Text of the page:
Social Networking and Social Skills

In the article “Teen texting Soars; Will Social Skills Suffer?” Jennifer Ludden (2010) states that cell phones have become a vital social tool for American teens, and texting is their preferred mode of communication. Ludden (2010) refers to poll results by Pew Research Center where it was found that the number of daily text messages sent by American teens has increased from 38 percent to 54 percent within the last 18 months. Many teens admit texting during class times, even in case the use of cell phones in class is prohibited in their schools.

In my opinion, emailing, texting, and/or online chatting impedes an individual’s writing skills greatly when over used. Email, text messages, and online chats are instant ways of communicating. In many cases, the individuals communicating use short words through use of abbreviations and/or slang in order to reduce the amount of time taken to type a piece of information and send it to the other person. Besides, it is common that the receiver of information prefers short pieces of information, in order to save the amount of time spent for reading the information. These issues contribute to the use of incorrectly structured sentences and/or slang when texting, emailing, or chatting online. When an individual gets used to using slang, abbreviations (where some of them are not grammatically approved), and incorrectly structured and punctuated sentences, he/she gets tends to apply the same writing style when doing formal writing.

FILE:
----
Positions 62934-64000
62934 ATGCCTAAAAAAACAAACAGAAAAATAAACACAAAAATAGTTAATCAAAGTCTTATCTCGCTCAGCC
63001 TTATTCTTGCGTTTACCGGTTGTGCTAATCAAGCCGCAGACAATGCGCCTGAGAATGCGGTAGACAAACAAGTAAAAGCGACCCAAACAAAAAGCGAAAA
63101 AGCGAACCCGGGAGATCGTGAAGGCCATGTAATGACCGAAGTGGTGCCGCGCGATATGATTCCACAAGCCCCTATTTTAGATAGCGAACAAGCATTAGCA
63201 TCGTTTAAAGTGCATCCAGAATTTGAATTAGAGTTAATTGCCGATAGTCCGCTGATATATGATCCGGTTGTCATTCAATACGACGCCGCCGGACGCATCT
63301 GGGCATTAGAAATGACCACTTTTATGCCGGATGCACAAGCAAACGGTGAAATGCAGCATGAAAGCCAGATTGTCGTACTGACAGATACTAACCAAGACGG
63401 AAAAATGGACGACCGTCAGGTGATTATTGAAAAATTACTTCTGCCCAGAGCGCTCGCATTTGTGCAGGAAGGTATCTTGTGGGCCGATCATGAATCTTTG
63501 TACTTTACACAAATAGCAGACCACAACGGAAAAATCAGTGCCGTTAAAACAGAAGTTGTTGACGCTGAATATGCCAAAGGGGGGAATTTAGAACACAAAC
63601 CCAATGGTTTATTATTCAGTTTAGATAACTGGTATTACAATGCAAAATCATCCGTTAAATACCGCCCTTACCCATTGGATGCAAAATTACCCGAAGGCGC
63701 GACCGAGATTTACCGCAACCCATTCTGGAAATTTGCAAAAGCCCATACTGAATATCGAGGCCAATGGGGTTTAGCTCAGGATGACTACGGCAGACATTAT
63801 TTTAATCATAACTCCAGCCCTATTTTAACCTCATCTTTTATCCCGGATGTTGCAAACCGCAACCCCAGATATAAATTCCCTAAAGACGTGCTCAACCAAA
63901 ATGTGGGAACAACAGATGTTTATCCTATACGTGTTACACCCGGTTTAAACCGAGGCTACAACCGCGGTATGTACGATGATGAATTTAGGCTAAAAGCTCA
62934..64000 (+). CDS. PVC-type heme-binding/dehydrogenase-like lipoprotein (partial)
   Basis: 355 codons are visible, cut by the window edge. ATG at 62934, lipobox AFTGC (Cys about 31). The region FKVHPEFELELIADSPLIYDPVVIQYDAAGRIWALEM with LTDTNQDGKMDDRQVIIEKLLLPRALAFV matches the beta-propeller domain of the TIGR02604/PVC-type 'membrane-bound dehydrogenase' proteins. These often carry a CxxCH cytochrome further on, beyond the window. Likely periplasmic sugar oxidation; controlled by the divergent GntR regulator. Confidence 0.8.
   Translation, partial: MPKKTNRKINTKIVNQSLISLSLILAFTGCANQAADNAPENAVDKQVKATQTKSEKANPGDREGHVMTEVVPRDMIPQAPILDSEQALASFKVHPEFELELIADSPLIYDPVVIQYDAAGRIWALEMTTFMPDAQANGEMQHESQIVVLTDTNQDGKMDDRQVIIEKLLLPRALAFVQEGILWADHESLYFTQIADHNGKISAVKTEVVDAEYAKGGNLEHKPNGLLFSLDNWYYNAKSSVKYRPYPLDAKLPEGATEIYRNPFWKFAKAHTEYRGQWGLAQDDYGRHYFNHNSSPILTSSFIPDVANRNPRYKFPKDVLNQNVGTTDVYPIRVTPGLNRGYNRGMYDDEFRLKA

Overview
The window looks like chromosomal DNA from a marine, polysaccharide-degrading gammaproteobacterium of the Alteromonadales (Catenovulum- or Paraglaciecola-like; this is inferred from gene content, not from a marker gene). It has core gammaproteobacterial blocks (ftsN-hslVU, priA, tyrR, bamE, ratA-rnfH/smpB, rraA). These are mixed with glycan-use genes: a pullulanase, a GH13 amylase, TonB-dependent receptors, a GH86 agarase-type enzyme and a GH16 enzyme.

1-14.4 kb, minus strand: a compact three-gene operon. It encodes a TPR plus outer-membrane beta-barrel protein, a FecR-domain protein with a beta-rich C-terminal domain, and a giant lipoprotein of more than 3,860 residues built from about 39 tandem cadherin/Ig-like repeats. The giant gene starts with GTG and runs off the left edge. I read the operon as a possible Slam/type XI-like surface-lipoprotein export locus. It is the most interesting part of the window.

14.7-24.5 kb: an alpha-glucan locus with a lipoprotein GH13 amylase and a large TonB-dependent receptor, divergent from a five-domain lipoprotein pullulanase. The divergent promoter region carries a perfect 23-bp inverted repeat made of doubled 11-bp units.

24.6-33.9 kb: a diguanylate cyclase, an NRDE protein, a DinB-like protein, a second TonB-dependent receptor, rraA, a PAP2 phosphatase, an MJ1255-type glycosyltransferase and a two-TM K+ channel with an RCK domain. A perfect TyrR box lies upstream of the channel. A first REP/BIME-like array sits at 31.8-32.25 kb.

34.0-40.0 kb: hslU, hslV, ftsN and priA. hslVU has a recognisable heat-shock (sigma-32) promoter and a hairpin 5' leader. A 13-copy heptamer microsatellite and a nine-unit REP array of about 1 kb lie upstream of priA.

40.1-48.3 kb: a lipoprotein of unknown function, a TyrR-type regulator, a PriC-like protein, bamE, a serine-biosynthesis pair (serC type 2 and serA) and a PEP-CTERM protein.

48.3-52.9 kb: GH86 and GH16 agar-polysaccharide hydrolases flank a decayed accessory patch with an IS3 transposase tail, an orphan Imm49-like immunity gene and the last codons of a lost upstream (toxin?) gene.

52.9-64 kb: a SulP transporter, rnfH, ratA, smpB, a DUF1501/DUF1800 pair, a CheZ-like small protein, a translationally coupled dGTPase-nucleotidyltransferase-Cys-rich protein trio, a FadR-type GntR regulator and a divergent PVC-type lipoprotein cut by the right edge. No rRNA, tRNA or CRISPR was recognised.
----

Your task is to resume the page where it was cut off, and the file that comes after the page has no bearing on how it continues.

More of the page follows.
It is believed that when something is done repeatedly, it becomes a habit, which in many cases, becomes hard to get rid of. I have a friend who is used to using all manners of abbreviations when texting and chatting online. For example, he uses letter ‘c’ instead of the word ‘see’, ‘em’ for ‘them’, ‘y’ for ‘why’, ‘cn’ for ‘seen’ among others. Recently, I borrowed some notes from him and I was surprised to see that he uses the same abbreviations while writing class notes. It is most likely that he uses the same writing style during exams, and this is likely to make him lose many marks, because the teachers may not understand what the abbreviations mean. Harvard-Westlake High School is a good example of where such cases have been reported and where one of the teachers, Nini Halkett, laments of bad spelling and writing among her students as texting becomes widespread (Ludden, 2010).

Nonetheless, students can limit the effects of electronic social networking by reducing the amount of time they spend on the networks. Less the time on electronic social network means a smaller number of text messages, emails, and online chats. This would eventually reduce the use of incorrect grammar, abbreviations, and/or slang, which affect students’ writing skills. Likewise, the teachers should introduce stern corrective measures to students found using the writing style of text messages and online chats in class. This would discourage students from using incorrect grammar and sentence structure even when texting, emailing, or chatting online.

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